Cape Bretoners living with eating disorders to have access to more support
Published Wednesday, September 17, 2014 4:09PM ADT
Last Updated Wednesday, September 17, 2014 7:07PM ADT
It is estimated roughly nine per cent of Canadians are affected by an eating disorder, with anorexia being the third most common chronic health condition among young women.
Soon, Cape Breton residents struggling with eating disorders will have a place to go for support.
Shaleen Jones is a co-ordinator for Self Help Connection, a charitable society that helps people improve their lives and health. Jones is expanding support services to Cape Breton for families dealing with eating disorders.
“It has the highest fatality rate of all mental illness,” says Jones. “It’s a real illness. Treatment is available. People can and do fully recover, but treatment and support is required after that.”
The IWK Health Centre in Halifax and the Cape Breton District Health Authority are providing financial support for the project, which will be the first of its kind in Cape Breton when it kicks off in January.
“There’s always need for more support for people with eating disorders, for families, loved ones and just for education as well,” says clinical physiologist Dr. Emily Orr. “The idea of Self Help Connection coming here to Cape Breton is a great idea because it’s families helping families.”
Health experts say eating disorders are more common in young women, but the numbers are rising among men and middle-aged women.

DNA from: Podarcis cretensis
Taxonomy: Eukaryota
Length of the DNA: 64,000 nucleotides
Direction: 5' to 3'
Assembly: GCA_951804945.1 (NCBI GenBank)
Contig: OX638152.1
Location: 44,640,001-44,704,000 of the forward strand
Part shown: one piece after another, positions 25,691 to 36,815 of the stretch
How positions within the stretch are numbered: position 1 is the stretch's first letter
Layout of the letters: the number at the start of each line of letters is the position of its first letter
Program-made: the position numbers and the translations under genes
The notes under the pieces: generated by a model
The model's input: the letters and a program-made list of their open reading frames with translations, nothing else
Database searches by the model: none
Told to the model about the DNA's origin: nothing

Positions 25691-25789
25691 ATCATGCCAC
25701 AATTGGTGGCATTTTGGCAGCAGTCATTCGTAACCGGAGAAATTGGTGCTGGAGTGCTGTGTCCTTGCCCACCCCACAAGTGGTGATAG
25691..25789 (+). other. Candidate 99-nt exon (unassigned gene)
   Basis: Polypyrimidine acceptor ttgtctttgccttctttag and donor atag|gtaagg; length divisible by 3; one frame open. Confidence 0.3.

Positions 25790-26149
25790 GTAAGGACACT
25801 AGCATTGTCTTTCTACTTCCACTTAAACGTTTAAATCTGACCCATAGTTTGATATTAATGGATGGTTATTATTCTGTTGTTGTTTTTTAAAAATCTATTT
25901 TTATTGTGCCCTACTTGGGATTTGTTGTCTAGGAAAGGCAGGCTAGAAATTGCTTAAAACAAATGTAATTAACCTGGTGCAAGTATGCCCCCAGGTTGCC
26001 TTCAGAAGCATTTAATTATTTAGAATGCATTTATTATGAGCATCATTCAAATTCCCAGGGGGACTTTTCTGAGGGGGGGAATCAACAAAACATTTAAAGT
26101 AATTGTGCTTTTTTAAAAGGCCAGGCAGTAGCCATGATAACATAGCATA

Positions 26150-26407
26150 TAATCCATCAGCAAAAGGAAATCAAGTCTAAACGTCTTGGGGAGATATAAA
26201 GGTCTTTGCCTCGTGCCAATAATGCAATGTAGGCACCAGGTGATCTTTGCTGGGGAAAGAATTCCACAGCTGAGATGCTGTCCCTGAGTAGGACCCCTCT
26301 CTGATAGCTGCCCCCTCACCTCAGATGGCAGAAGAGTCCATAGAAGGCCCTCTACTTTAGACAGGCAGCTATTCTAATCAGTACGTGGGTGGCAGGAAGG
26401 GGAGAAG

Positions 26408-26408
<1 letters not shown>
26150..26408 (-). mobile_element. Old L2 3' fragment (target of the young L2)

Orr says eating disorders are incredibly isolating diseases for people who have them, as well as their families. She says, without support, they have a snowball effect.
“Things like drugs and addiction, PTSD, all sorts of other things that also need attention, so when you’re looking at treating eating disorders, you need to look at the whole picture,” says Orr. “That can take two, three, five, seven years.”
Kelly Peckham spent seven years helping her daughter cope with an eating disorder. After having little support, she now organizes a group in Halifax for those dealing with the same issue.
“Nobody understands an eating disorder unless they live with one. It is so hard to understand,” says Peckham. “Even my family and friends all just said she’s spoiled, you need to make her eat. It’s not about what they’re eating. It’s about what’s eating them.”
Jones says Self Help Connection will continue to work with communities throughout Nova Scotia to expand its services in the province.
With files from CTV Atlantic's Kyle Moore